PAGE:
According to Swami Prajnanananda, the story of Ganesha is nothing more than the story of the soul’s struggle to attain salvation. Parvati in this story represents the spiritual seeker in all of us, that part of us which wishes and struggles to reach realization.
In an attempt to reconcile with God, as represented by Shiva, Parvati works sincerely or meditates and the fruit of that meditation is Ganesha. Once having achieved some success, however, the seeker becomes egotistical. Parvati is proud of her accomplishment and dotes upon her “son” giving him supreme power to guard her consciousness, the doorway through which God must enter, not allowing for the inexperience, the ignorance and the blindness of this child, the ego. Setting her ego at the door, she becomes immersed in other activities. And so it is no surprise, that when the time to merge with God finally arrives, and He arrives at her doorstep, her brash and overly confident ego confronts Him, refusing him entry, unable to recognize God.
Since it is only through destruction or elimination of the ego that God can be realized, Shiva, in his infinite love for the seeker, chops off the head which denies Him entry and hurls it away. At last, Shiva and Parvati can reunite. But the seeker is left distraught by the destruction of her spiritual gain and so Shiva replaces the ego with the spirit of learning and breath control which is represented by the elephant’s head.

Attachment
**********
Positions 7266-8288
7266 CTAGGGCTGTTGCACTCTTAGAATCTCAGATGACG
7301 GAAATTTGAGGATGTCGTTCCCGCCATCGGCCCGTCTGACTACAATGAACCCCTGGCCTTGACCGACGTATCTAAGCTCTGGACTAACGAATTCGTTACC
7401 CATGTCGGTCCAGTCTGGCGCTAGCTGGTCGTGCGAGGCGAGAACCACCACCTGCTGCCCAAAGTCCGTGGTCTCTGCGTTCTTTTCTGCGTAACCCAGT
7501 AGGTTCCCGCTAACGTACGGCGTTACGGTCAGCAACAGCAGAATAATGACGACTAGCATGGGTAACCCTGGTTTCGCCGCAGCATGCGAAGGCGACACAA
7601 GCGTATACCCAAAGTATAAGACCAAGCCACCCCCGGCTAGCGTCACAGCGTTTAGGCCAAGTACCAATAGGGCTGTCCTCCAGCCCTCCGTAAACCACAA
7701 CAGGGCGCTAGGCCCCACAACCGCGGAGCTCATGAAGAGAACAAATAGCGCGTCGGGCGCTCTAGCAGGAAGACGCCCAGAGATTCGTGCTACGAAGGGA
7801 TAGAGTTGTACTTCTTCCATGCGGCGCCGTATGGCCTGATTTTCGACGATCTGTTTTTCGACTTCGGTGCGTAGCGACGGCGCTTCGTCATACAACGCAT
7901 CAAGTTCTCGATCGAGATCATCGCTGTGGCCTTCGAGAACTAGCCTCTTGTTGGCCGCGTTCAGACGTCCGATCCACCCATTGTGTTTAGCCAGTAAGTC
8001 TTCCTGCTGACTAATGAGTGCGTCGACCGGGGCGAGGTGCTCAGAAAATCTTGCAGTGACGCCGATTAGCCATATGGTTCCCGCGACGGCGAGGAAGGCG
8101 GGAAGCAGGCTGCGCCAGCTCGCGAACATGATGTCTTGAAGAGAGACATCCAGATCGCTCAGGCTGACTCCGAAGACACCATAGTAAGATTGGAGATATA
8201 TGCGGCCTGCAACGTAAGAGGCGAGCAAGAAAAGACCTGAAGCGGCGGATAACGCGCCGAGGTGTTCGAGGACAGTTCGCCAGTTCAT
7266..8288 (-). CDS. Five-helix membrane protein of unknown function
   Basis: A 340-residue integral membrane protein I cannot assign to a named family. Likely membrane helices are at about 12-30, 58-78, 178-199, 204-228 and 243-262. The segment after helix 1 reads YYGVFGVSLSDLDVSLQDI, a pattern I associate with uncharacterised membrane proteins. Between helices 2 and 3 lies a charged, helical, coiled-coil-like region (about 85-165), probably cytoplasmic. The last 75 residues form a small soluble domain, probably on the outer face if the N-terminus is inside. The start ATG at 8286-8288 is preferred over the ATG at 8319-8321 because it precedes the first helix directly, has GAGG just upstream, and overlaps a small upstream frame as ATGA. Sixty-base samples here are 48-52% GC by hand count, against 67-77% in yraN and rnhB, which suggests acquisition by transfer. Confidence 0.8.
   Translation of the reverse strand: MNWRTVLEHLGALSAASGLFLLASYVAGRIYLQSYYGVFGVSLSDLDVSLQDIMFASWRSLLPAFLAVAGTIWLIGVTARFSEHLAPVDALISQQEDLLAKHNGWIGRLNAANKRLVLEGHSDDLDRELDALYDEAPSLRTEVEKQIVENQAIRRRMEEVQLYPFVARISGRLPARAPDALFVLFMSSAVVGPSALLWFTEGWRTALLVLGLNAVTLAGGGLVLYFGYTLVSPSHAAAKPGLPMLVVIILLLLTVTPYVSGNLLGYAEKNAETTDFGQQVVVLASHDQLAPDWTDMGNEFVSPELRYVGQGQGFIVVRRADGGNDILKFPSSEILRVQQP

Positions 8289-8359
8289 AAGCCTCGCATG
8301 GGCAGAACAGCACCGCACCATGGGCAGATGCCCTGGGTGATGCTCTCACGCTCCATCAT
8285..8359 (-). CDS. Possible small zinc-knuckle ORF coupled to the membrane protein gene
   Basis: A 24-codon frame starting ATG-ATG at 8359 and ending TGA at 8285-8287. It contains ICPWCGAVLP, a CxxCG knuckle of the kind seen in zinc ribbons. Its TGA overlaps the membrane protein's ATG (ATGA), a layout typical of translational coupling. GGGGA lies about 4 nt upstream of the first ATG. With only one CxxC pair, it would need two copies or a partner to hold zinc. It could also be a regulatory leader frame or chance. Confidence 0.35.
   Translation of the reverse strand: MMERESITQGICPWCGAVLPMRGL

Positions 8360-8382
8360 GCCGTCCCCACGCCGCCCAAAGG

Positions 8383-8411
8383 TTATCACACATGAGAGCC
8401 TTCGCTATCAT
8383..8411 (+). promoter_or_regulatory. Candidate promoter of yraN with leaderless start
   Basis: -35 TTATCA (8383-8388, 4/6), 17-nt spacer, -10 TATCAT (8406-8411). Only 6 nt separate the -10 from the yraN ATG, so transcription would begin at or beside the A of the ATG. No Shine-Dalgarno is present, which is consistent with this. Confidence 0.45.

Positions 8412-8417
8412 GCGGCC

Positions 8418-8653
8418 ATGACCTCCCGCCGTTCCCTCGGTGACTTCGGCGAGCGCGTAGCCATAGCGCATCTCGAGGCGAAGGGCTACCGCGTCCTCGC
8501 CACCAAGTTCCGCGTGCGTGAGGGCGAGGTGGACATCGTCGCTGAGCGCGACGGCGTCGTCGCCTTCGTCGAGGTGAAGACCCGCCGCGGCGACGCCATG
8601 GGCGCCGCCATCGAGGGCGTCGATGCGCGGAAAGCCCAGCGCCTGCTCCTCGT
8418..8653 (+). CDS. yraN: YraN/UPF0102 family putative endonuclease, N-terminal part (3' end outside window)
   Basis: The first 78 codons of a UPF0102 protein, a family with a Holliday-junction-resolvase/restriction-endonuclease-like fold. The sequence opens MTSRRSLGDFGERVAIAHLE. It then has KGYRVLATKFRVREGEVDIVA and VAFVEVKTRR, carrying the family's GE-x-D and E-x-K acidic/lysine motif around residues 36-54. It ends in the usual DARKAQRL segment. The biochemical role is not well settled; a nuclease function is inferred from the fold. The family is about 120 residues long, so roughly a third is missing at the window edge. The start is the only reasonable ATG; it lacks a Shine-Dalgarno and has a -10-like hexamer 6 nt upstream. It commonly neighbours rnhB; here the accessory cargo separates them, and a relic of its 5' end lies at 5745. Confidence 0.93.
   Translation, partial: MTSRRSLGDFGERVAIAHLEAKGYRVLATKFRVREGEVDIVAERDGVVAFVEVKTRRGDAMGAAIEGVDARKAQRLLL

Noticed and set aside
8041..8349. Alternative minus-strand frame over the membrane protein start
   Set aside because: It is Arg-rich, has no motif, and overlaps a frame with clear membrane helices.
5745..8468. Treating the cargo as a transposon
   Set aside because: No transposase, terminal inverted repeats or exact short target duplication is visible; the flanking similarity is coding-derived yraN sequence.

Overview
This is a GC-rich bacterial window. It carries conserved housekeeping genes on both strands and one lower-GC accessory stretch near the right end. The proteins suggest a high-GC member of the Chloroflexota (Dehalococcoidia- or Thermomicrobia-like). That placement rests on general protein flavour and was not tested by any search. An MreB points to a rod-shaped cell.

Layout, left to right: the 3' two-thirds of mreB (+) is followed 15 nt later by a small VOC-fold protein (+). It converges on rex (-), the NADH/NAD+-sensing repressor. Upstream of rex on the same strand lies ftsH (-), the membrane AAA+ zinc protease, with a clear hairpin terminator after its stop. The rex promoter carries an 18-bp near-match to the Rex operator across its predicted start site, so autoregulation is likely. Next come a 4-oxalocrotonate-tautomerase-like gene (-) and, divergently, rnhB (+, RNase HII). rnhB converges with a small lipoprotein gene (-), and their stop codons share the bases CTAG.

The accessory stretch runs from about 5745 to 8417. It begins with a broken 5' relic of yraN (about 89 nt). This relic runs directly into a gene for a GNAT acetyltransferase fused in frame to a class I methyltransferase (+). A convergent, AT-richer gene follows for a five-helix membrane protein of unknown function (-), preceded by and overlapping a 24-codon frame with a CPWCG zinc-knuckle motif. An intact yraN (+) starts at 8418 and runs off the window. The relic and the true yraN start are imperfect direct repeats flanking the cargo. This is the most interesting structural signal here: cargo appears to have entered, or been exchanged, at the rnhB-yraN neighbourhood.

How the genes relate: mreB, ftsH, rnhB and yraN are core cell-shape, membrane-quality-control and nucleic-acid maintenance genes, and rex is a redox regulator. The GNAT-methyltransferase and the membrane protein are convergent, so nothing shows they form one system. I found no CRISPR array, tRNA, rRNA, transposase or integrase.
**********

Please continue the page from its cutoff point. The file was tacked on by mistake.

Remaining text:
The long trunk of the elephant symbolizes the importance of breath control, while its huge, flappy ears represent the receptive attitude necessary for the intake of valuable knowledge. It is through yoga, which involves breath control, and the guidance and learning imparted by the guru to a willing initiate, that one gains wisdom and liberation. According to Swami Prajnanananda, “What is received or imbibed is only learning, it is when that learning is perceived as actual truth that wisdom is born.”
The myth of Ganesha does not end with his coming back to life. Shiva and Parvati eventually have another son, Kumaraswamy.
This young god is the antithesis of his elder brother. While Ganesha is studious, absorbed in learning and meditation, Kumaraswamy is active, physically fit, handsome and alert. When the time comes to select who is fit for the position of lord of wisdom, Kumaraswamy challenges the obese and sedentary Ganesha’s right. Being the more active, heroic, and personable of the two he feels he should be selected.